Our outdoor spaces have become more important than ever over the last year, and with outdoor socialising back on the agenda, gardens across Cambridge are busy hosting long-awaited reunions between family and friends. Space is at a premium in many city gardens, so plants need to justify their place. With this in mind, May’s plant of the month is , also known as ‘Sweet cicely’.
A member of the Umbelliferae family which includes carraway and coriander, this upright perennial herb is named for the aniseed scent of its flowers and foliage. Fragrant, beautiful, tactile, and edible too, this perennial herb is truly a treat for the senses. Frothy clouds of white flowers bloom in May and June, with masses of miniature 5-petalled blooms forming umbrella-shaped clusters. The umbels sit atop stalks, setting them apart from the foliage.
photo credit: Sarah Raven
Myrrhis odrata’s deeply divided, fern-like leaves have a feathery appearance and are velvet-soft to the touch. Foliage is a vibrant green when young, becoming paler through the growing season. Following flowering, elegant spindle-shaped seed-heads appear, darkening as they mature and providing interest well into autumn.
There’s more to Myrrhis odorata than stunning looks and gorgeous scent – all parts of the plant are edible. Its leaves and stems were traditionally used to sweeten fruit and are a great addition to soups and salads. The aniseed-flavoured seeds can be eaten raw or used in cooking in place of cloves. Used for centuries in traditional herb gardens, ‘Sweet cicely’ is also a great choice for contemporary settings. At up to a metre high and 50cm wide, Myrrhis odorata is tall enough to create height and structure in borders while its compact spread makes it an ideal choice for containers and smaller spaces.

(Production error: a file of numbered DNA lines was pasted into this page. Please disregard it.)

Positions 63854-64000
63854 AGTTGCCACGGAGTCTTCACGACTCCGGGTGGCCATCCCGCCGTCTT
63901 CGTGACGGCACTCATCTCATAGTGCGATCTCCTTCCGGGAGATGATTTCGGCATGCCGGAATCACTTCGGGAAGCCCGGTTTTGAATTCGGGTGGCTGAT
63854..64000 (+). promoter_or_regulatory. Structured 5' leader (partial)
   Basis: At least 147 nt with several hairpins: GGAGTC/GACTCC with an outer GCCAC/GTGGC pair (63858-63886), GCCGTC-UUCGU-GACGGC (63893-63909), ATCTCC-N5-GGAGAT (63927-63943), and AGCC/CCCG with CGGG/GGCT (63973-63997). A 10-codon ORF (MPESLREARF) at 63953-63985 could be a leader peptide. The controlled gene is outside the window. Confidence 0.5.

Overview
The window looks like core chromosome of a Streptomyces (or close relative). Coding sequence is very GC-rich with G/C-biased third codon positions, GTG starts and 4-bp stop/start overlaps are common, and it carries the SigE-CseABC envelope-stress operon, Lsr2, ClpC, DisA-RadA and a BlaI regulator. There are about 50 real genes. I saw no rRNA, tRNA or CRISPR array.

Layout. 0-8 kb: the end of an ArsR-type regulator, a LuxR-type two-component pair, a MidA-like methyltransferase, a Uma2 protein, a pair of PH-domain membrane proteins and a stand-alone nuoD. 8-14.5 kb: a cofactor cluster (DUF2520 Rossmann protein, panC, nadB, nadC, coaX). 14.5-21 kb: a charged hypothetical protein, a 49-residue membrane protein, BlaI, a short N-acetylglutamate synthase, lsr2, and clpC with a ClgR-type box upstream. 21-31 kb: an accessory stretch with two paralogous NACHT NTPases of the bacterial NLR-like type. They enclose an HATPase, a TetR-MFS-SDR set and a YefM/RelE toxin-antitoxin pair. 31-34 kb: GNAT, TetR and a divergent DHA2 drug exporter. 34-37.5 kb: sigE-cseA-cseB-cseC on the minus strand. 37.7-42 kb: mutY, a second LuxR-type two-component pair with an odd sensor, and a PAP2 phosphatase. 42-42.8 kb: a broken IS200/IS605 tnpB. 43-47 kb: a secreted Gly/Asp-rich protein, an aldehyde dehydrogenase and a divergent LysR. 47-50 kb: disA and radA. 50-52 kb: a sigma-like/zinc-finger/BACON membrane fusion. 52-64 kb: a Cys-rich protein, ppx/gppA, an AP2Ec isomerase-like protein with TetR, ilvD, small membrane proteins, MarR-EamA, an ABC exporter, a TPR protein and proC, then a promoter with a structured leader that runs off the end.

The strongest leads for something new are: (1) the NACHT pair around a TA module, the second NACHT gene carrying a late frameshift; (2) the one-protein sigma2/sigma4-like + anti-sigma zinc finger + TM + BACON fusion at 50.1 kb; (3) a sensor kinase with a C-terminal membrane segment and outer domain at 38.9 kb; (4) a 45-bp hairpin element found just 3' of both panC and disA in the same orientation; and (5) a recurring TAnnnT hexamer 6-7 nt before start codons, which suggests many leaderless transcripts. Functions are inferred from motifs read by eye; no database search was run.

photo credit: Magnoliabox.com
Native to Britain, Myrrhis odorata is fully hardy and will thrive in any moist, well-drained soil in full sun or partial shade. It is happiest in a sheltered spot – ideal for a courtyard or enclosed roof terrace. If growing from seed, plant in autumn or spring. Cold triggers germination, so refrigerate seeds before spring planting. Plug plants are a good choice for faster results.
A low-maintenance plant, ‘Sweet cicley’ should be watered in dry weather to keep soil moist and fertilised twice a year. Cut back foliage following flowering (or once you have harvested seeds) and fertilise twice a year.
This versatile plant is a great addition to any modern garden and its early flowers are a valuable food source for bees and other early pollinators.
If you would like our help with any aspect of garden design or landscaping, do get in touch.